BUCHANAN, N.Y. Indian Point Unit 3 received approval from the Nuclear Regulatory Commission (NRC) for a license amendment that will allow the plant operators, Entergy, to move spent fuel from the full pools into dry cask storage using a special crane procedure.
Dry cask storage allows nuclear fuel assemblies to be moved from the spent fuel pools into long-term, on-site storage containers. Without a federal nuclear waste repository, waste will continue to be stored at Indian Point Nuclear Power Plants into the foreseeable future.
"What they were faced with at Indian Point is that they did not have that kind of, a large enough crane for the Indian Point Unit 3 spent fuel pool on the order of able to lift 100 tons, which is what those casks weigh when they're filled," said NRC spokesperson Niel Sheehan. The weight is a combination of water and nuclear waste when they are lifted from the pool, accounting for the enormous weight the cranes must lift.
Normally, dry casks are filled from spent fuel pools by sinking the cask into the pool, filling them with 15-foot-long nuclear fuel assemblies underwater and removing the dry cask, full of water. The water is allowed to drain out of the cask and a lid it bolted or welded onto the cask. Dry casks hold 32 nuclear fuel assemblies. Nuclear waste remains hot and considered "spent" after about six years, after most of the uranium is depleted from the rods.
Indian Point Unit 3 must move these assemblies because the unit's spent fuel pool, which has a capacity for 1,345 assemblies, does not have enough room for the nearest refueling outage in which one-third of the reactor's 193 assemblies will be replaced. One-third of the reactor's fuel is replaced every 18 months to two years.
Because Indian Point Unit 3 did not have a crane large enough to lift the dry casks that are filled to capacity, they will remove a portion of the spent fuel pool's approximately 1,345 fuel assemblies in a smaller dry cask, 12 at a time. The cask will then be transported to Indian Point Unit 2's spent fuel pool, where they will be placed into the pool and then transferred to a standard size dry cask for long-term storage on the plants' "pad."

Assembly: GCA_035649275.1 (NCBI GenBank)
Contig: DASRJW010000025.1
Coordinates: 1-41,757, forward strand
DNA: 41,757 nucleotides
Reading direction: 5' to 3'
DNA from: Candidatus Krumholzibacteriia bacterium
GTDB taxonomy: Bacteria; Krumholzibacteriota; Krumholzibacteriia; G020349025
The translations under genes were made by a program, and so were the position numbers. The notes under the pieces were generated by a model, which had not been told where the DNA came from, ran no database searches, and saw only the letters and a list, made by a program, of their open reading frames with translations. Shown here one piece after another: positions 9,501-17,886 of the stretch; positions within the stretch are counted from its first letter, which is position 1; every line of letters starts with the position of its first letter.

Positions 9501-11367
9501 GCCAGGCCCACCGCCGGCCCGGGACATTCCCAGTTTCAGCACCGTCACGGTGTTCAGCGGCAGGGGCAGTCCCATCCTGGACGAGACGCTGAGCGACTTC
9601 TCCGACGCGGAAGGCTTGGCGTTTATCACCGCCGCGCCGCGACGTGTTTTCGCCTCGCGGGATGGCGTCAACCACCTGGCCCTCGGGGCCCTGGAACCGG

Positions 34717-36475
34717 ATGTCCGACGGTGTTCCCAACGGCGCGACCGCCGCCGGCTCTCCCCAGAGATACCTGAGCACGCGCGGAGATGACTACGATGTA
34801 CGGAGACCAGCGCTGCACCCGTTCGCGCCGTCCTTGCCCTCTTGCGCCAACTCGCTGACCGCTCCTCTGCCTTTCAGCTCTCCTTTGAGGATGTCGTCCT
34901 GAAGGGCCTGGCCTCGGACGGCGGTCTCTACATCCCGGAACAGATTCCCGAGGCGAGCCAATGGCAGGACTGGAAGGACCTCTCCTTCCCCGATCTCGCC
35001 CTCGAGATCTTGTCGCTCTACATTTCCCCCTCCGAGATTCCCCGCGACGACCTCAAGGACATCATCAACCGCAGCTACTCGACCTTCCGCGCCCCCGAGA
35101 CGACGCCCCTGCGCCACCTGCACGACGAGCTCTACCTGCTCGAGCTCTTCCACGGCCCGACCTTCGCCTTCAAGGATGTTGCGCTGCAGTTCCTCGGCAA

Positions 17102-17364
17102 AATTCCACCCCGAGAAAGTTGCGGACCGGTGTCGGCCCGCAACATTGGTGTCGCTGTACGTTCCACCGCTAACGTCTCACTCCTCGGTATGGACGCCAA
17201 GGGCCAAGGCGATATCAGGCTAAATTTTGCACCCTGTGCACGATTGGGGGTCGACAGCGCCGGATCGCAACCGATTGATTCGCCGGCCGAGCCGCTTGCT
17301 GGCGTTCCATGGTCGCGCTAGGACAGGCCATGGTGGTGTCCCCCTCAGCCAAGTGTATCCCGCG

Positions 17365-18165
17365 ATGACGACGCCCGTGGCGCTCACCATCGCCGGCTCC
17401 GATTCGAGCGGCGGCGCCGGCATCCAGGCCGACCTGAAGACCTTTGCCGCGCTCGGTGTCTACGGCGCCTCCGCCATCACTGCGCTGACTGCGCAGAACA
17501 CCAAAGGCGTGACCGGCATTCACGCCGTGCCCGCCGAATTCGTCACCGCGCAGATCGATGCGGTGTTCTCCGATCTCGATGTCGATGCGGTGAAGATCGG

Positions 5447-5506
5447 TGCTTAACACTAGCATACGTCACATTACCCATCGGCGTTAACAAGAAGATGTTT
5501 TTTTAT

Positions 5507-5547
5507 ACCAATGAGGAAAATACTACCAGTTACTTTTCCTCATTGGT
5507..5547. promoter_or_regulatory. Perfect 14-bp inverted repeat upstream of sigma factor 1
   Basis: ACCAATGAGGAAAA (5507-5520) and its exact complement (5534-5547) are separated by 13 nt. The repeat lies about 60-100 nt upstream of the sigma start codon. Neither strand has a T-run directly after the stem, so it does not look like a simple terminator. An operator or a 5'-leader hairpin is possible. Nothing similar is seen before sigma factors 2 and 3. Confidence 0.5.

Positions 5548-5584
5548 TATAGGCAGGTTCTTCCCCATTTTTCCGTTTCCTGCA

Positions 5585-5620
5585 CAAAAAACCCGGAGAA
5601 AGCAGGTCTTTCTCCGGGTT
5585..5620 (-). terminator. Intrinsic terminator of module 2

Sheehan said the regulatory agency looked at all aspects of the plan before approving the license amendment. "We wanted to look at all the various aspects of these plants. We hit the company with numerous requests for additional information and did not proceed until we felt all our questions were addressed," he said.
David Lochbaum, director of the Nuclear Safety Program at the Union of Concerned Scientists, said he is happy to hear additional fuel assemblies will be placed into dry cask storage, as the multi-systemic nature of dry cask storage provides an additional level of safety with additional redundancies.
"What they should do is rather than keep those pools full of irradiated fuel is accelerate the transfer of those assemblies into dry casks," he said.
"There were close to 400 fuel bundles in dry casks at Fukushima that didn't cause a problem to anybody," he said about dry cask storage at the infamous Japanese facility, Fukushima Daiichi, which was flooded by a tsunami after an earthquake on March 11, 2011.
Lochbaum said the fuel assemblies are far more dangerous while being stored in spent fuel pools. "It's much more vulnerable to safety and security threats and one day our luck is going to run out," he said.
Indian Point Nuclear Power Plant officials could not be reached for comment.
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